Attorney General's Office has given its legal opinion to the Civil Service Commission that permanent secretary posts of ministries abolished since 11 November 2008 remain automatically terminated. AG Office also noted that the Civil Service Law is formulated to have one permanent secretary in each ministry.
The legal opinion comes as no surprise. Everyone except the civil Service Commission has been saying all along that the Commission's decision to retain 2 to 3 permanent secretaries in some ministries is illegal. Article 54 (Haa) of the Civil Service Act says a Permanent Secretary's post must be created and filled in each responsible office of the government. The wording of this article and its context leaves little doubt as to its meaning: each ministry must have one and only one permanent secretary.
Having two permanent secretaries in a ministry is more than a mere cosmetic issue. It dilutes the responsibilities of a permanent secretary (PS) described in Article 55 of the Act, and weakens the line of authority from minister to PS and downwards to civil service staff.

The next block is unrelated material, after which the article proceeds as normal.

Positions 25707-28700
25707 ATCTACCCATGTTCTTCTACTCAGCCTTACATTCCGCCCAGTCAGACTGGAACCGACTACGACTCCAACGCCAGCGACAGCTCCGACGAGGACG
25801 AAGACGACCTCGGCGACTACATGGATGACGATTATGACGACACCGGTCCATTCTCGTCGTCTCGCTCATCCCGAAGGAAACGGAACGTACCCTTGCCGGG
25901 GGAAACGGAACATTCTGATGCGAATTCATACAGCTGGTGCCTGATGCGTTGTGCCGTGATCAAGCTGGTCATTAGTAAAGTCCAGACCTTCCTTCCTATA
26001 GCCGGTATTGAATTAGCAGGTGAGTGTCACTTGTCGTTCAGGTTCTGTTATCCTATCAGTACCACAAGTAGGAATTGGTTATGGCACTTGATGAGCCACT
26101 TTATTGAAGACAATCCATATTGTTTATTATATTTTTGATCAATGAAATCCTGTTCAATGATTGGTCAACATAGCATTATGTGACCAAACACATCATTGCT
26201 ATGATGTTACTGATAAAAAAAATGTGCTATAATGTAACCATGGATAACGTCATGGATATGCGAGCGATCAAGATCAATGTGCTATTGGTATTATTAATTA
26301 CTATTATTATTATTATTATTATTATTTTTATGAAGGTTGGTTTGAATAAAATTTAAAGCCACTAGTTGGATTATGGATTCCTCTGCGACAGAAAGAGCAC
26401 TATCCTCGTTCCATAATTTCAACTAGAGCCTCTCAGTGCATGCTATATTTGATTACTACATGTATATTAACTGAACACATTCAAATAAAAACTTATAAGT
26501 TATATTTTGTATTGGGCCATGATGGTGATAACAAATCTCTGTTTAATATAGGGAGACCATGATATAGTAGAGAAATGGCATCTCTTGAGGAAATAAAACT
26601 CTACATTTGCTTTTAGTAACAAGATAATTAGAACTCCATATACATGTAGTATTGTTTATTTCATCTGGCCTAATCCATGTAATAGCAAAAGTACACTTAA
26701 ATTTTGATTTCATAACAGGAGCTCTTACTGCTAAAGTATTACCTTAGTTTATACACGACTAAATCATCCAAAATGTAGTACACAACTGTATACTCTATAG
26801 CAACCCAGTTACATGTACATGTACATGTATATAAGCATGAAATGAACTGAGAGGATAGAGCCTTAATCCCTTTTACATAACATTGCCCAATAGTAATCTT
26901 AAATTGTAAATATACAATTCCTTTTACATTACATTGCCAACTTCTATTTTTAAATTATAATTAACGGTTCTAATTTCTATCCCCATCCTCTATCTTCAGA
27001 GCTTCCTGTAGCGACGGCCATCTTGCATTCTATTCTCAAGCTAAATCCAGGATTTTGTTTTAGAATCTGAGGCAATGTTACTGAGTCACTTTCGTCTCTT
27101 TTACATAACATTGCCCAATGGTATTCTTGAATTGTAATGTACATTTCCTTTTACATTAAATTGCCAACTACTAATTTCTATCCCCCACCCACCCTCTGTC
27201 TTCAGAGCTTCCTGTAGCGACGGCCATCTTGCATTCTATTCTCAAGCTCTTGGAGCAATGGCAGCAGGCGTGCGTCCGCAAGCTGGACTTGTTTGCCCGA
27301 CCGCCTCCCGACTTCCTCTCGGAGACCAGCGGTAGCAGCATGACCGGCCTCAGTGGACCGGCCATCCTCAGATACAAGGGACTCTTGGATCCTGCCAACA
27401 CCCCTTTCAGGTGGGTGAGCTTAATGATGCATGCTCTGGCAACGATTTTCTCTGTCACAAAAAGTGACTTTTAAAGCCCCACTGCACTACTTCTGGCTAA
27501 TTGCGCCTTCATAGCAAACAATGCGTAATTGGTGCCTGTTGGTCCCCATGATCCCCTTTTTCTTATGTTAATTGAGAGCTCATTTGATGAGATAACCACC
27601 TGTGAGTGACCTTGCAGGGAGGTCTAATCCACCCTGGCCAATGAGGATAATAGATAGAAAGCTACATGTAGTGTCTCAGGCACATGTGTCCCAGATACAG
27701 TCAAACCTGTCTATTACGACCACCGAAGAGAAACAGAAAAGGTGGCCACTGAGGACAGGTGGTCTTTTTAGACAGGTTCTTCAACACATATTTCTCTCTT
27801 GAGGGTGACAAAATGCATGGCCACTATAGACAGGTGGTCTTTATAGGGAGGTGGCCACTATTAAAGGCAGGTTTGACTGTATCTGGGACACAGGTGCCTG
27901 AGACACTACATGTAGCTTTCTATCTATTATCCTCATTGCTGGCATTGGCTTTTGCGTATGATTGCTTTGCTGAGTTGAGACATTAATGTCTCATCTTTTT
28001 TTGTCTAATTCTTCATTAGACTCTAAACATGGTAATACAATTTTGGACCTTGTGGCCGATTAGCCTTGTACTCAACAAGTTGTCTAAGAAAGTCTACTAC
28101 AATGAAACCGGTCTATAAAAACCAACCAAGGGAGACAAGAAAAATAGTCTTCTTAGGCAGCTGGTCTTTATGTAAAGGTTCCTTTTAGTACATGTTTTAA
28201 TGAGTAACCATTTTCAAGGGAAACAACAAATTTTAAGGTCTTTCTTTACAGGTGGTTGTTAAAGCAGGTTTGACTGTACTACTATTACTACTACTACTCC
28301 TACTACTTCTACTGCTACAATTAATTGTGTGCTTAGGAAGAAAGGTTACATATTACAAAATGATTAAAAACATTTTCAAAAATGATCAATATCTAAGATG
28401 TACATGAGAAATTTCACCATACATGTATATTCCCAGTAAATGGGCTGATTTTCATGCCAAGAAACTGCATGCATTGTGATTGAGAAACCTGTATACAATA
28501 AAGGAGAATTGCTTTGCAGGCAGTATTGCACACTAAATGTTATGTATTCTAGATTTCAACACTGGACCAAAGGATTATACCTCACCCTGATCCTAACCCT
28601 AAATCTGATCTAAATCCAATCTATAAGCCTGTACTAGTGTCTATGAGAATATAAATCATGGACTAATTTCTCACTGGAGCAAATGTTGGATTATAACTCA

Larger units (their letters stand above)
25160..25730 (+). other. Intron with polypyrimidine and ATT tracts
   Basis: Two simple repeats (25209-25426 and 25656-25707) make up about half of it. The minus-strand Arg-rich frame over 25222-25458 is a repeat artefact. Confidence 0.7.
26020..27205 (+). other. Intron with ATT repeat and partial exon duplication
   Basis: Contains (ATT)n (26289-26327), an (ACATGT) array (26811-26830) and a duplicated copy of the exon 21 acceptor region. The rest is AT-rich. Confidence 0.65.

Simply not true
In its defense Civil Service Commission has said that it is the practice in some developed countries to have more than one permanent secretary in an institution. This is misleading. In countries with posts equivalent to permanent secretaries (head of the civil service in an institution equivalent to a ministry) such posts are single. They may be supported by deputy secretaries, joint secretaries, additional secretaries, second permanent secretaries or other similar posts. But this is an entirely different matter. The permanent secretary remains one.
[For related article in Dhivehi click here]